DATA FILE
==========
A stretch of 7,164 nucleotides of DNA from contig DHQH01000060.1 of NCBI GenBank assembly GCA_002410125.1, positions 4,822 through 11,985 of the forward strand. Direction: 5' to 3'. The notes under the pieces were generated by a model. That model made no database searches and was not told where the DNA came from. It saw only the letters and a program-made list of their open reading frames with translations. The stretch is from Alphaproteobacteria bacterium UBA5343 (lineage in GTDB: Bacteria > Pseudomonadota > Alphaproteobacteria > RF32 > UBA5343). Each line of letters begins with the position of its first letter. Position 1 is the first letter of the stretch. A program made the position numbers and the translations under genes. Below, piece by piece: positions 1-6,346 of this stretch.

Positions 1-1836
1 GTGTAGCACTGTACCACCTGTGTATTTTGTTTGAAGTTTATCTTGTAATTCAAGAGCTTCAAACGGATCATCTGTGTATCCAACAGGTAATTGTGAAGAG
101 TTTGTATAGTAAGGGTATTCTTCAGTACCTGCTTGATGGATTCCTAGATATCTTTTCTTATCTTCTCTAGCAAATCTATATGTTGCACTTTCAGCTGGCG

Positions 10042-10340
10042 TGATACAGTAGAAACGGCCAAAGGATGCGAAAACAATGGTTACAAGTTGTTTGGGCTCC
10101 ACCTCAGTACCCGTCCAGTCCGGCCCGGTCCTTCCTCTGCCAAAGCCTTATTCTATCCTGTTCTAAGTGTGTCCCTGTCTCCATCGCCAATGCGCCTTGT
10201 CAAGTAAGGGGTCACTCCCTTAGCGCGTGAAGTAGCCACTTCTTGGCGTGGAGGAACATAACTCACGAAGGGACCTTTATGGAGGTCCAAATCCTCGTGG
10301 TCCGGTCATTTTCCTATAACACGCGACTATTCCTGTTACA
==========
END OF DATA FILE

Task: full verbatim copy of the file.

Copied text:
A stretch of 7,164 nucleotides of DNA from contig DHQH01000060.1 of NCBI GenBank assembly GCA_002410125.1, positions 4,822 through 11,985 of the forward strand. Direction: 5' to 3'. The notes under the pieces were generated by a model. That model made no database searches and was not told where the DNA came from. It saw only the letters and a program-made list of their open reading frames with translations. The stretch is from Alphaproteobacteria bacterium UBA5343 (lineage in GTDB: Bacteria > Pseudomonadota > Alphaproteobacteria > RF32 > UBA5343). Each line of letters begins with the position of its first letter. Position 1 is the first letter of the stretch. A program made the position numbers and the translations under genes. Below, piece by piece: positions 1-6,346 of this stretch.

Positions 1-1836
1 GTGTAGCACTGTACCACCTGTGTATTTTGTTTGAAGTTTATCTTGTAATTCAAGAGCTTCAAACGGATCATCTGTGTATCCAACAGGTAATTGTGAAGAG
101 TTTGTATAGTAAGGGTATTCTTCAGTACCTGCTTGATGGATTCCTAGATATCTTTTCTTATCTTCTCTAGCAAATCTATATGTTGCACTTTCAGCTGGCG

Positions 10042-10340
10042 TGATACAGTAGAAACGGCCAAAGGATGCGAAAACAATGGTTACAAGTTGTTTGGGCTCC
10101 ACCTCAGTACCCGTCCAGTCCGGCCCGGTCCTTCCTCTGCCAAAGCCTTATTCTATCCTGTTCTAAGTGTGTCCCTGTCTCCATCGCCAATGCGCCTTGT
10201 CAAGTAAGGGGTCACTCCCTTAGCGCGTGAAGTAGCCACTTCTTGGCGTGGAGGAACATAACTCACGAAGGGACCTTTATGGAGGTCCAAATCCTCGTGG
10301 TCCGGTCATTTTCCTATAACACGCGACTATTCCTGTTACA